By- Suzie-Q @ 10:25 AM MST
John McCain’s nomination as the Republican candidate may be an electoral near-certainty, but his campaign is investigating whether the senator’s birth in the Panama Canal Zone may disqualify him from the presidency.
Mr McCain was born in 1936 while his father was stationed at a US military base and the Canal Zone was under American control. Although the question was examined during his first presidential bid in 2000, it has been revived as the senator heads towards the nomination.
The issue has also revived a centuries-old debate about the exact meaning of a constitutional clause laid down by the founding fathers in 1787, which declares that only a “natural-born citizen” can occupy the Oval Office.
The restriction was most recently revisited over the possible candidacy of Arnold Schwarzenegger, the Governor of California who was born in Austria but has lived in the United States since 1968.
There is little guidance in the US Constitution as to how the provision should be interpreted and debate has frequently centred on whether only those born on US soil can be considered “natural-born”.
Many experts argue that the nation’s founders could never have intended to exclude the children of those serving in the military, but as all presidents to date have been born within the 50 states there is no legal precedent.
The lawyer Theodore Olson, a former Solicitor-General and adviser to the McCain campaign, said he was fairly certain of Mr McCain’s eligibility but had not yet completed his analysis.
However Mr Olson said the plain meaning of “natural-born citizen” included those born to parents who are citizens, particularly when they are born on a US military base. “I am confident that the United States Supreme Court, should it ever address the issue, would agree,” he added.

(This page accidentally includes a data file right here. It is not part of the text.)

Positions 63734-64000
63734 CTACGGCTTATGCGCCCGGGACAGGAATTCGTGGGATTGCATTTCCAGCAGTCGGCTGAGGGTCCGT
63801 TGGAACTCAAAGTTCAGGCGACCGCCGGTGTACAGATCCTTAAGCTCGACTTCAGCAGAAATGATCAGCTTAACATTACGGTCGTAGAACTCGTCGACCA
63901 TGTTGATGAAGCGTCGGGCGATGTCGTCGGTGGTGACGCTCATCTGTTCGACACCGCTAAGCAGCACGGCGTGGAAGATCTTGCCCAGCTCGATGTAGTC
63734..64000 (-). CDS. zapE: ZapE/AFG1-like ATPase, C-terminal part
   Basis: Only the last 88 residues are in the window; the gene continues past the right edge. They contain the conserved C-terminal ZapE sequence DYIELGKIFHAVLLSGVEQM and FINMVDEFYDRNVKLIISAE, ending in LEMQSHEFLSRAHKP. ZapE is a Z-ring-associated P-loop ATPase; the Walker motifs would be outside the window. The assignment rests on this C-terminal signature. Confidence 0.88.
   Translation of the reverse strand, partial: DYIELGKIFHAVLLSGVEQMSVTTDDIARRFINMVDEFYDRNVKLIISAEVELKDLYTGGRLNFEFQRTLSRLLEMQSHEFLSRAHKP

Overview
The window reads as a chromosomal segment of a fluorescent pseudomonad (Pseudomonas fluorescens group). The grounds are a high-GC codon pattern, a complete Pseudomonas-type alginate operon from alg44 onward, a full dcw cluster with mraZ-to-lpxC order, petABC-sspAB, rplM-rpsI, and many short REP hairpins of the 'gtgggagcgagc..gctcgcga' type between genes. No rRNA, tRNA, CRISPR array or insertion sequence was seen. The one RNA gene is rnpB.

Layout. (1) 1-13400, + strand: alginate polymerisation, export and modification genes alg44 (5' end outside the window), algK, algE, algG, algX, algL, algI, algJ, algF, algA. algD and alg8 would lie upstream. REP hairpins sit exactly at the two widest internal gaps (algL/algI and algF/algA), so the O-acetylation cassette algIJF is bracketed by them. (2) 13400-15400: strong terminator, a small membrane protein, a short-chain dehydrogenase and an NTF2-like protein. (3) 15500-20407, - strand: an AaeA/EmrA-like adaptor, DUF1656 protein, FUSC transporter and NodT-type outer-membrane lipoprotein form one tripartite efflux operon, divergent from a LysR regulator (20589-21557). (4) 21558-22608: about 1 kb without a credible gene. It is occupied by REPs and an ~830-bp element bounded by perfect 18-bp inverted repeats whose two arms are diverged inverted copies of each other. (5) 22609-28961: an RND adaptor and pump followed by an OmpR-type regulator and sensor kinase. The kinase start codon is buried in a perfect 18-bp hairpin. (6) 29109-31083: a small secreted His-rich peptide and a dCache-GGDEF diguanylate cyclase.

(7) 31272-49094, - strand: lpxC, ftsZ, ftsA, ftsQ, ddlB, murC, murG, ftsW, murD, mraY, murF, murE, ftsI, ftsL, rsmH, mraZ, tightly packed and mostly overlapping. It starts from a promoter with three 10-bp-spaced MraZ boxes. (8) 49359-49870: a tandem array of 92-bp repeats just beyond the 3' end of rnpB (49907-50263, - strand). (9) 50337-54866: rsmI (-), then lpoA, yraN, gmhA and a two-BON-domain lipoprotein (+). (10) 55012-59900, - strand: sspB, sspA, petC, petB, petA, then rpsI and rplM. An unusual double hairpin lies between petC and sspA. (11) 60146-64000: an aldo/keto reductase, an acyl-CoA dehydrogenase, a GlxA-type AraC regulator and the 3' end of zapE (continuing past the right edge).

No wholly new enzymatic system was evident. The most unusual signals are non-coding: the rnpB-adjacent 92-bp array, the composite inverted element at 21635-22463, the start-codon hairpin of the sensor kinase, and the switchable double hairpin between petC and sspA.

Mr McCain yesterday dismissed questions over his eligibility, and noted the case of the Republican Barry Goldwater, who was born in Arizona in 1909 – before it became a state – but ran for the presidency in 1964 and eventually lost to Lyndon Johnson.
“Barry Goldwater was born in Arizona when it was a territory, Arizona was a territory, and it went all the way to the Supreme Court,” he said. “And there’s no doubt about that. And it was researched again in 2000.”
“It’s very clear that (the idea that) an American born in a territory of the United States whose father is serving in the military would not be eligible for the presidency of the United States is certainly not something our founding fathers envisioned,” he insisted.
Jill Hazelbaker, a spokesman for the McCain campaign, said the request for legal help was purely routine, while The New York Times, the first mainstream news outlet to run the story, drew fire from conservative commentators for raising the issue at all.
At present, it appears Democrats have little interest in pursuing the matter.
Yesterday, Claire McCaskill, a senator from Missouri and a prominent backer of Democratic candidate Sen. Barack Obama, introduced legislation that would define a “natural-born citizen; as anyone born to any U.S. citizen while serving in the active or reserve components of the U.S. armed forces.